09/01/2002 11:00PM

Job is pleasing fans and pleading with legislature


FLORENCE, Ky. - Bob Elliston has a burly build that isn't exactly suited to a high-wire act - yet surely there are aspiring acrobats in the world who would envy his talent for delicate balancing.

As the president of Turfway Park, Elliston is charged with these contradictory duties: Tell the dwindling number of horseplayers who remain loyal to Turfway that their track is a lively place with a viable future, but also tell the politicians of Kentucky that the track is doomed if the state does not afford an avenue of financial relief.

"It's an extremely tough act, no doubt about it," said Elliston, now in his fourth year at the Turfway helm. "There are two masters to serve."

Since riverboat casinos in Indiana and full-card simulcasting in Ohio began operating in the tri-state region in the mid-1990's, business at Turfway has been on a steady slide. Net revenue is down to about half that of 1995, a scary trend by anyone's standard. Elliston and many other leaders in the Kentucky Thoroughbred industry believe they have a tool at their disposal to stem the bleeding - alternative gaming, or slots machines, at state racetracks - but with the failure of a slots bill to make it out of committee in the Kentucky General Assembly earlier this year, Elliston has little choice but to wage daily war against the status quo.

So once again, as Turfway opens its 22-day fall meet Wednesday night, Elliston is trying to sound optimistic in the face of what he acknowledges to be a rugged situation.

"In our message to the fans, we hope we keep them interested in coming out to the track," said Elliston. "There are still plenty of positives at Turfway. At the same time, we have to speak candidly to our legislators, and that is to tell them Turfway may not always be here if circumstances continue as they are."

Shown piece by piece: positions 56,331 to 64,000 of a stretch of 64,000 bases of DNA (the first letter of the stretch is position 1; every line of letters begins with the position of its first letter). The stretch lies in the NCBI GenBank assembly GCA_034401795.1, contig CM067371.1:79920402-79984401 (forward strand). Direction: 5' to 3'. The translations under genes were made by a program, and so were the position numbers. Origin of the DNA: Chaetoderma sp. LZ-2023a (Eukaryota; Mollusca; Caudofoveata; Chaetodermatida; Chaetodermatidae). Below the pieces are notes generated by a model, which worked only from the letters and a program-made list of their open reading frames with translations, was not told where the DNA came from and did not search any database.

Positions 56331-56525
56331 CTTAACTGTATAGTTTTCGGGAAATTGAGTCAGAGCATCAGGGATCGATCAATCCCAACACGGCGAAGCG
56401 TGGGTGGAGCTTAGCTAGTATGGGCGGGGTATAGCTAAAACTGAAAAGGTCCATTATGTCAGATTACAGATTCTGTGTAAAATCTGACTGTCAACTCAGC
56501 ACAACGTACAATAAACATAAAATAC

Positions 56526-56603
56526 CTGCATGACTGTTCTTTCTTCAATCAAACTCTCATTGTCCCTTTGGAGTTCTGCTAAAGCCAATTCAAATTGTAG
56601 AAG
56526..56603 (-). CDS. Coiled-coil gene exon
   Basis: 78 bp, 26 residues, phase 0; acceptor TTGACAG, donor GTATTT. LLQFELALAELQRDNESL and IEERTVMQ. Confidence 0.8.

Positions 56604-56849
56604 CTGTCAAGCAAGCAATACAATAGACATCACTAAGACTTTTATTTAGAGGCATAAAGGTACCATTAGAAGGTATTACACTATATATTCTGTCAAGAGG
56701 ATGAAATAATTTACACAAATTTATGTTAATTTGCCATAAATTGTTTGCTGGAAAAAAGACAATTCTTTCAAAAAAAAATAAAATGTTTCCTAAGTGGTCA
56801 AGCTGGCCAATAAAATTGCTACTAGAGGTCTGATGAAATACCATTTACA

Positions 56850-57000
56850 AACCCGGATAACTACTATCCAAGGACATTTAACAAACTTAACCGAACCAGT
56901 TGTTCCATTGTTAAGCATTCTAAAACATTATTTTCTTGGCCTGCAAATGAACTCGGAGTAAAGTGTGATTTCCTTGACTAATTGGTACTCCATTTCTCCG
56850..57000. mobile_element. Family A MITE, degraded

Elliston said the $600,000 in awards that fans have been given through Turfway's FastTrack rewards program during the last two years is a primary example of the track's commitment to keep customers satisfied. For the fall meet, an outdoor beer garden has been built to attract young fans, and admission is now free to all areas of the track.

The free admission policy, an outgrowth of dwindling attendance, resulted in several layoffs for full-time and seasonal personnel "to basically make it a financial wash for us," said Elliston. "Obviously the benefit to the fans is they can now come in our doors for free, like they do when they go to a riverboat or a restaurant or to River Downs for simulcasting."

The sobering fact remains, however, that on many nights, Turfway will be filled with empty seats. Perhaps what frustrates Elliston more than anything is that Turfway, with its particular mix of corporate owners, is highly equipped to cater to far more customers than those currently being served.

Keeneland is the managing partner in a group that also includes subsidiaries of Harrah's and GTech.

"We've got the tremendous marketing resources that Harrah's brings to the table," said Elliston. "We've got the technological orientation with GTech, and we've got horse savvy from Keeneland. Yet we don't have the volume of customers to maximize all of our huge potential. It's like we're shooting a gnat with a shotgun."